Another web site of interest on this subject First Lady Biography: Mary Lincoln
Thursday, July 15, 2010
Georgia was readmitted to the Union July 15th 1870.
Georgia was placed under military rule during the era of Reconstruction. It was first allowed back into the Union in 1868, but was expelled in 1868 because it wouldn’t ratify the 15th Amendment. On July 15th 1870 Georgia became the last of the Confederate states to be permanently readmitted to Union.
This is a good web site for more information about this topic
GEORGIA RE-ADMITTED TO THE UNION
Tuesday, July 13, 2010
Robert Selden Garnett was born December 16th 1819 on his families plantation in Essex County Virginia. Garnett went to the US Military academy graduating in 1841. He was 27th out of a class of fifty-two. He became a Second Lieutenant in the 4th United States Artillery, spending his first year on the Canadian Border in Fort Ontario New York. He would go on to serve under Zachary Taylor during the Mexican-American War, and service with the 7th US in Florida during the Seminole Wars, and the 9th US in Washington Territory fighting against Puget Sound Indians. Garnett was traveling in Europe after the death of his wife and son, when Virginia seceded from the United States.
Garnett resigned his commission April 1861 and began serving under Robert E Lee as the Adjutant General of Virginia. In June 1861 he was made a Brigadier General and Lee assigned him to reorganize the Confederate forces in western Virginia. The Confederates under pressure from Union Major General George B McClellan were forced to withdraw from West Virginia following the Battle of Rich Mountain. Trying to get his 4,500 men out of northern Virginia Garnett found his escape route to Beverly blocked. Using another route to march out going northeast and fighting a rear guard delaying action at Corrick’s Ford on July 13th 1861; Garnett was shot and killed. His body was recovered by the Union army. A Union Honor Guard traveled under a flag of truce to Baltimore Maryland to deliver Garnett’s body to relatives for burial. He would latter be re-buried next to his wife and son in Green-Wood Cemetery in Brooklyn New York.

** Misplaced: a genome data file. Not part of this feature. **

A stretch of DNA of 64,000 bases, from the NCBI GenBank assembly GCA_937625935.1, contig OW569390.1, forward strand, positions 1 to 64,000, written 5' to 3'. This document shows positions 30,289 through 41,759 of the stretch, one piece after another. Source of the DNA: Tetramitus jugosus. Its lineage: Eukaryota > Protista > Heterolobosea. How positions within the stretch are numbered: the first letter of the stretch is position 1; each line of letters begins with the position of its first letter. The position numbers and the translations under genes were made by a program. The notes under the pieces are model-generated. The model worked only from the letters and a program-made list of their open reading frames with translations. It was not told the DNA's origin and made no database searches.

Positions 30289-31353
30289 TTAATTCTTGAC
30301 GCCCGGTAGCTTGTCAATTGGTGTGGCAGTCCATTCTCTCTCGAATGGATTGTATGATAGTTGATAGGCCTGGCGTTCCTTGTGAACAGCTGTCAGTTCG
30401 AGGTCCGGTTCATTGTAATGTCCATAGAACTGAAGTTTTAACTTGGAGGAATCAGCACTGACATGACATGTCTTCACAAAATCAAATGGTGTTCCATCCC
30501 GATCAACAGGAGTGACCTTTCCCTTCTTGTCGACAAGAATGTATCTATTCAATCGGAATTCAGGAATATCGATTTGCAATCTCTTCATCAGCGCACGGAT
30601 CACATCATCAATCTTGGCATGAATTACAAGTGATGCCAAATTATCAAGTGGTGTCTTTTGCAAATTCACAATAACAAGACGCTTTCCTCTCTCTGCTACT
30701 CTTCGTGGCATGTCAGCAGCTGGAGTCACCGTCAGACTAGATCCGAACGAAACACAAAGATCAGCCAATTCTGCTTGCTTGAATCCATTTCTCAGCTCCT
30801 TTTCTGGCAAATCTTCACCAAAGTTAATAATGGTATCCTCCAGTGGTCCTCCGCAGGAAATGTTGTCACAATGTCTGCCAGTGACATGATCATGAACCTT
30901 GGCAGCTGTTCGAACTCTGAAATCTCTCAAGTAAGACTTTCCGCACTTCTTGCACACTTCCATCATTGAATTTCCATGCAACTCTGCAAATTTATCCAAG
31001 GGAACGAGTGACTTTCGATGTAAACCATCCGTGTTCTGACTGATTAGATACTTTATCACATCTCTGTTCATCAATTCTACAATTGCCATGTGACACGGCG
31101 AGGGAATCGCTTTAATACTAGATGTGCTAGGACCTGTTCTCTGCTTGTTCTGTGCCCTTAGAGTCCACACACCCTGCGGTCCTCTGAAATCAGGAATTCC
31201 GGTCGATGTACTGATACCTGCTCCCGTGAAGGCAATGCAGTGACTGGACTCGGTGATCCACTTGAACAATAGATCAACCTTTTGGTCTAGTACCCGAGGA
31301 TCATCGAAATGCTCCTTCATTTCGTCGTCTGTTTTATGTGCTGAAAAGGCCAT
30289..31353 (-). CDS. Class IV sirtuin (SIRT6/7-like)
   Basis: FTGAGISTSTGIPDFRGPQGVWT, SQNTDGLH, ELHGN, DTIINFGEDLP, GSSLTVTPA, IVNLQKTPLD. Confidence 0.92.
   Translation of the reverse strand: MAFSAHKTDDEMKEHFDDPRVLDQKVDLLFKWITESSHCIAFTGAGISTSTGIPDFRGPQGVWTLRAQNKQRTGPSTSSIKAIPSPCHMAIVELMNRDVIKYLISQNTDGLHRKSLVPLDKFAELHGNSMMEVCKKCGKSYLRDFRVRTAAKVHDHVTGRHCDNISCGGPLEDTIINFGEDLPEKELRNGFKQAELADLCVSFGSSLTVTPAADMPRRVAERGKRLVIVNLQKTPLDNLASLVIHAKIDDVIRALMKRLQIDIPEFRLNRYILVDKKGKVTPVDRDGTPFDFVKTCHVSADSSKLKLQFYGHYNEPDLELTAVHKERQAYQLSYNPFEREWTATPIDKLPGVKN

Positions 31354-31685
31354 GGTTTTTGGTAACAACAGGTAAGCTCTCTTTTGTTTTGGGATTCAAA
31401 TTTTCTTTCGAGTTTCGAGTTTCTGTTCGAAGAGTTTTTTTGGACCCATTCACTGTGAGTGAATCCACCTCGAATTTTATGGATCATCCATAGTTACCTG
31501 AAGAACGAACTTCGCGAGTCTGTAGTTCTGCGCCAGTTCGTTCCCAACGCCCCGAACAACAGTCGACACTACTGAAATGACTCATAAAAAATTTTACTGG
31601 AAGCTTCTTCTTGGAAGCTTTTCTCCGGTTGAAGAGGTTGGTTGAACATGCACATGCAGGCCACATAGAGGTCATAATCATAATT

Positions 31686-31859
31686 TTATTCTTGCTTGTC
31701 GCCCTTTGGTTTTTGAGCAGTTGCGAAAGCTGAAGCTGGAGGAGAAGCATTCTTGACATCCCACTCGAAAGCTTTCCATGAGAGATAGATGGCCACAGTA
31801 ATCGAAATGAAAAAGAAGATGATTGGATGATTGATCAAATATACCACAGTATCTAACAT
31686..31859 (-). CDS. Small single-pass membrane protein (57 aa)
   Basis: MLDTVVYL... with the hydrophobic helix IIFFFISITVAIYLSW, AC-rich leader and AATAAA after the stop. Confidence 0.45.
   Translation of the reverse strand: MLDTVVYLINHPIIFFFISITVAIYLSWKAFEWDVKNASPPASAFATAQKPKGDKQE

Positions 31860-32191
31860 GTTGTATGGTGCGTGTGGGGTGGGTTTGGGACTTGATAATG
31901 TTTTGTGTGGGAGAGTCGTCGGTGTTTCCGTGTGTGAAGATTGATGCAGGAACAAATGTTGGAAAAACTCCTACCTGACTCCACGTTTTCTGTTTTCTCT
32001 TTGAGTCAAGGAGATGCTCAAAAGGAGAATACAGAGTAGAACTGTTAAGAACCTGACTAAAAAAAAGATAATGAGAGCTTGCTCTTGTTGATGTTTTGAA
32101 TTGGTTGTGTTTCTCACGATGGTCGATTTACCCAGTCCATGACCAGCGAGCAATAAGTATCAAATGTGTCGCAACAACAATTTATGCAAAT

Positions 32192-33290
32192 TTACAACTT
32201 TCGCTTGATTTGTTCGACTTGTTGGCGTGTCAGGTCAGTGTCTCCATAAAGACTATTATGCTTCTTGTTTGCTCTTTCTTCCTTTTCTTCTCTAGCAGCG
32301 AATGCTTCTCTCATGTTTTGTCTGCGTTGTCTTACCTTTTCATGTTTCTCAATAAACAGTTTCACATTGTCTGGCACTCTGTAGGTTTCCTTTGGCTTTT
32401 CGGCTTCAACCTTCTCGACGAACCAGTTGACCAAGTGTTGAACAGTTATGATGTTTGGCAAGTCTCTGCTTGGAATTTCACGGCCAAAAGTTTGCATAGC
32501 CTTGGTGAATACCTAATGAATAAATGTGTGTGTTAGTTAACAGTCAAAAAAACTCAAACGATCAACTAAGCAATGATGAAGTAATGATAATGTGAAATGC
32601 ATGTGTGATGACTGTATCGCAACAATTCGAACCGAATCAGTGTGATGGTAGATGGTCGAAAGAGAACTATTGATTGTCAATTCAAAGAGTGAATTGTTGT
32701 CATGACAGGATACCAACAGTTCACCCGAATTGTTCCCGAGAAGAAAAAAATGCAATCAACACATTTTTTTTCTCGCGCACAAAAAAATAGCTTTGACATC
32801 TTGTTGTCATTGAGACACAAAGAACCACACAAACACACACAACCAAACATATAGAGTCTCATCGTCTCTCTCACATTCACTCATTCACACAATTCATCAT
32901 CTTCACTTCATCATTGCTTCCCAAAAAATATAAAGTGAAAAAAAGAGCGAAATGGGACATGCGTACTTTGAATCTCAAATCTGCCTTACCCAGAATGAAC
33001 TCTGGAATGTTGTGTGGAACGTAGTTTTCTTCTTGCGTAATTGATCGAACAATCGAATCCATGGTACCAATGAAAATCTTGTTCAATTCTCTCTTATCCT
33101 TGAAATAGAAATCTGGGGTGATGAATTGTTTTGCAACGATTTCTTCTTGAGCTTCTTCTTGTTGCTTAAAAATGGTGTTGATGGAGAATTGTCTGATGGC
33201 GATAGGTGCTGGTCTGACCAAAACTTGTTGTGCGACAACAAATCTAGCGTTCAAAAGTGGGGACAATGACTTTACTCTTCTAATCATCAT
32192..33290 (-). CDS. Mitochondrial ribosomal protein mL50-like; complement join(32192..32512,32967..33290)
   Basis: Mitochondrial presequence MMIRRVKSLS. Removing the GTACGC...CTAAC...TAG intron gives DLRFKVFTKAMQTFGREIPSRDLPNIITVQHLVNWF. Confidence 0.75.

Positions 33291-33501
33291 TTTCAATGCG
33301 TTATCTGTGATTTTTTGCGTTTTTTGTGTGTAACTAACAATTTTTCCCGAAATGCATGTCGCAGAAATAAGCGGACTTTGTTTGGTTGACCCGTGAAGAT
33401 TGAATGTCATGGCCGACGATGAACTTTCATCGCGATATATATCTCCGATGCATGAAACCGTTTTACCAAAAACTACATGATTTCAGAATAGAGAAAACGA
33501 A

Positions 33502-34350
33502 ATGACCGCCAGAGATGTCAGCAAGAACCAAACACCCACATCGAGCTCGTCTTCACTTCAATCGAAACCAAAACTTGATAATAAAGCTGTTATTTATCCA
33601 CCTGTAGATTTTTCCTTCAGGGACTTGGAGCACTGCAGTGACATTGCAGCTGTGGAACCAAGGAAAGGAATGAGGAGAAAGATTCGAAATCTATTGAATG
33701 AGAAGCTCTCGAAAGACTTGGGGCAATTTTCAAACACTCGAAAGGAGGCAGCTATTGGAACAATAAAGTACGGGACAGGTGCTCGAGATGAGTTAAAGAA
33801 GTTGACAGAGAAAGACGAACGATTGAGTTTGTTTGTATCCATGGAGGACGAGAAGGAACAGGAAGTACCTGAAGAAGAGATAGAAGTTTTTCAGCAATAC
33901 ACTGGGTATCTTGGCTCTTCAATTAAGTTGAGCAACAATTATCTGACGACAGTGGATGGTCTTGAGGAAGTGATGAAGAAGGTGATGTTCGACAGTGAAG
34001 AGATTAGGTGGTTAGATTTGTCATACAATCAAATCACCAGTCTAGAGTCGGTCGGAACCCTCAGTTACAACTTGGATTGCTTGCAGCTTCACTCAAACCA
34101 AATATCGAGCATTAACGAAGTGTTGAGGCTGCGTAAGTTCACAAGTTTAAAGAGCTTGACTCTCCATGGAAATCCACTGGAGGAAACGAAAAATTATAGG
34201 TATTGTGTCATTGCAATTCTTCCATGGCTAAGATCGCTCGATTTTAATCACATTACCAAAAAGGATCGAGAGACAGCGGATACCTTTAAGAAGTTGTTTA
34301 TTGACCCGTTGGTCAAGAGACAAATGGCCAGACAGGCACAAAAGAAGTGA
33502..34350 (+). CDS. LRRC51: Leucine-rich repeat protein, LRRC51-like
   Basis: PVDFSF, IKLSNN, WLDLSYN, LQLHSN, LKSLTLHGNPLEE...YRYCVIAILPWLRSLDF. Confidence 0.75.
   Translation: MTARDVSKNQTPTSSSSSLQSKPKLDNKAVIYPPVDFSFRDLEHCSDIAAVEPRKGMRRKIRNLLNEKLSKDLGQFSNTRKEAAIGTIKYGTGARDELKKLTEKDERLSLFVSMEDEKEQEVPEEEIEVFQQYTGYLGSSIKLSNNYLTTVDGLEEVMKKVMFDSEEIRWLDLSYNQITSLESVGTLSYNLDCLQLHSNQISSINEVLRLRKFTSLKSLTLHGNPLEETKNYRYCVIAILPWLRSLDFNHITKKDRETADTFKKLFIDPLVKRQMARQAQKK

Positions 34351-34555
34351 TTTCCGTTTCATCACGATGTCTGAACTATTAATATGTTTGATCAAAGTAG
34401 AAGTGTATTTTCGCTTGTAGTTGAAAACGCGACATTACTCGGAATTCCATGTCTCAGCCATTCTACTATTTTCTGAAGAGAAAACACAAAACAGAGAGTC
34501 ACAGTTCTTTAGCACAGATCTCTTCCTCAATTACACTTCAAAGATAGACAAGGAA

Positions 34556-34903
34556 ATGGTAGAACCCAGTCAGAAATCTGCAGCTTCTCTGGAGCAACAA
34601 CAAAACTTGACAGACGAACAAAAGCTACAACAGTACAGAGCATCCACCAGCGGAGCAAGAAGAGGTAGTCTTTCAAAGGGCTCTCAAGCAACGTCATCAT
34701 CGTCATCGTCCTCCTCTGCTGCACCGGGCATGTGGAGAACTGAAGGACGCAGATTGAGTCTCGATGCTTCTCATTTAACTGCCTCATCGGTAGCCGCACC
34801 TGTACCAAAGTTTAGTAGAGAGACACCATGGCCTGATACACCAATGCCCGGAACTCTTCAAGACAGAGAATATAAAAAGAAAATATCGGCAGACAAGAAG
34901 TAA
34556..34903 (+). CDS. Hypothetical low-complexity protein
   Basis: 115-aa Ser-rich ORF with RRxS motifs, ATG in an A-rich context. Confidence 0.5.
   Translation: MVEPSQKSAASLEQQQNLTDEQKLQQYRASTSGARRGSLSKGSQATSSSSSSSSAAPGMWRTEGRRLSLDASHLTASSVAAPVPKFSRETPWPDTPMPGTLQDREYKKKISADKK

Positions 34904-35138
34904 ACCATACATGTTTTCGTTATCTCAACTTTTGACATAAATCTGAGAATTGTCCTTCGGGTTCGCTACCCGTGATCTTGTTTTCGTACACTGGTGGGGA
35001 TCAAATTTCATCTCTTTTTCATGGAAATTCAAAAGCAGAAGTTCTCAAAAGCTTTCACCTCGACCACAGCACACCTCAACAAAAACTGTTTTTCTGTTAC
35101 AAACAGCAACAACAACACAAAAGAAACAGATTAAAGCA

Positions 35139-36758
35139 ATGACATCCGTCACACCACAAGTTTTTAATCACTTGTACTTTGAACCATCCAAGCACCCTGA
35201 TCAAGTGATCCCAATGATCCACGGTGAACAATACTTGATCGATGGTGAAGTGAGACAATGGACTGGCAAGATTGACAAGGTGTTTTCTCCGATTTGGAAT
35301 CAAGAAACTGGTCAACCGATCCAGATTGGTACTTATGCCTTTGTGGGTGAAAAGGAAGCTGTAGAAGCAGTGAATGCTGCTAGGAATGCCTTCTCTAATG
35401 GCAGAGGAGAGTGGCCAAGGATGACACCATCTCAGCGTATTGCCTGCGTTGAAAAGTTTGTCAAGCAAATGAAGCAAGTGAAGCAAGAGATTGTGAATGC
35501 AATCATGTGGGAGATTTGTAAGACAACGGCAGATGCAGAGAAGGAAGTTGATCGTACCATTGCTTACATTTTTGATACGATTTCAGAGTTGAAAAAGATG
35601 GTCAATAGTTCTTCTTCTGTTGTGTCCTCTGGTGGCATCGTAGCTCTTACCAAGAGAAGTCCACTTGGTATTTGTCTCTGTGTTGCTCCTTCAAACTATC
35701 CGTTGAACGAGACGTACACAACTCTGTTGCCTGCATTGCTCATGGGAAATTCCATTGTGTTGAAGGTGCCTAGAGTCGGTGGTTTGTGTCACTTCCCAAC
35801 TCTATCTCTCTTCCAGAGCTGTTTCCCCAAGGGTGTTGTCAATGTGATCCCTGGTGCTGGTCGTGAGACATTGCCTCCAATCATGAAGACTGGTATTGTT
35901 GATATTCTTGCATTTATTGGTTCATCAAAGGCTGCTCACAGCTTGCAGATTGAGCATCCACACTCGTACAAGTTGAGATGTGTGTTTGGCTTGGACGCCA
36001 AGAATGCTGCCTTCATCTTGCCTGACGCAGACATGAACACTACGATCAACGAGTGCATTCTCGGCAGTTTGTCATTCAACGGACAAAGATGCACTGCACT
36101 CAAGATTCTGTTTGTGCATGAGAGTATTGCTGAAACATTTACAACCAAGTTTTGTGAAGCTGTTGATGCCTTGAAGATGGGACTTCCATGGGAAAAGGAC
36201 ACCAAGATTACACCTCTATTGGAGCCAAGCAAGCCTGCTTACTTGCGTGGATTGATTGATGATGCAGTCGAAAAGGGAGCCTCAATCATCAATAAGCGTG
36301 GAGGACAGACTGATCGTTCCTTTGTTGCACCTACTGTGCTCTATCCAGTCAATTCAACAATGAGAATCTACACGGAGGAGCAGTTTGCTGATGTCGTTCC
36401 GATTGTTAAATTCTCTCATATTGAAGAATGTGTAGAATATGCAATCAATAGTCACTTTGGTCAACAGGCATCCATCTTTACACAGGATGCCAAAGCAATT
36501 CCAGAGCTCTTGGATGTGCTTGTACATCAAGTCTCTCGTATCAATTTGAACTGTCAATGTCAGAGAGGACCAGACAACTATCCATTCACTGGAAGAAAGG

An exhalent web site for information about this subject
Robert S. Garnett (1819–1861)
Friday, July 2, 2010
On the second day of the Battle of Gettysburg, General Daniel Sickles’ Third Corps was crumbling under Confederate Lieutenant General James Longstreet’s assault. It was just after 5pm when Brigadier General John C Caldwell’s division which included Brigadier General Samuel K Zook’s brigade were sent in to reinforce the line.
Zook was directed by Major Tremain; a staff officer of the Third Corps to the Wheatfield to assist Colonel Regis de Trobriand near the Stony Hill. Zook led his men up the hill on horseback, which attracted Confederate General Joseph B Kershaw’s men of the 3rd and 7th South Carolinians. His regiment plunged forward with their General. Zook was shot in the shoulder, chest and abdomen. Supported by two aids in the saddle, he was moved to the tollhouse on the Baltimore Pike, and then when it was thought the Confederate attack might work he was moved farther down the road. He would die from his wounds the next day July 3rd 1863.
There is a small monument along the Wheatfield Road in Gettysburg commemorating Zook’s death.
A great website for more information about the Battle of the Wheatfield on the second day of Gettysburg. The Wheatfield
Thursday, July 1, 2010
George Sears Green the son of Caleb Green was born in Warwick Rhode Island May 6th 1801. He graduated from West Point July 1st 1823, and served as an artillery officer until 1836. He then worked for twenty-five years as a civil engineer. Green volunteered in January 1862 as the Colonel of the 60th New York Infantry, becoming a Brigadier General in April. Commanding a brigade he saw service in the battles of Antietam, Chancellorsville and Gettysburg. At Gettysburg he was the oldest Union General on the field, his men calling him “Old Pop“ or “Old Man Greene“. At Gettysburg on the evening of the second day it was Greene’s defense of Culp’s Hill that saved the Union right flank.
After the war Greene went back to his civil engineering work in New York. He became one of the founders of the American Society of Civil Engineers and Architects. He also wrote a genealogy “Greenes of Rhode Island” in 1903.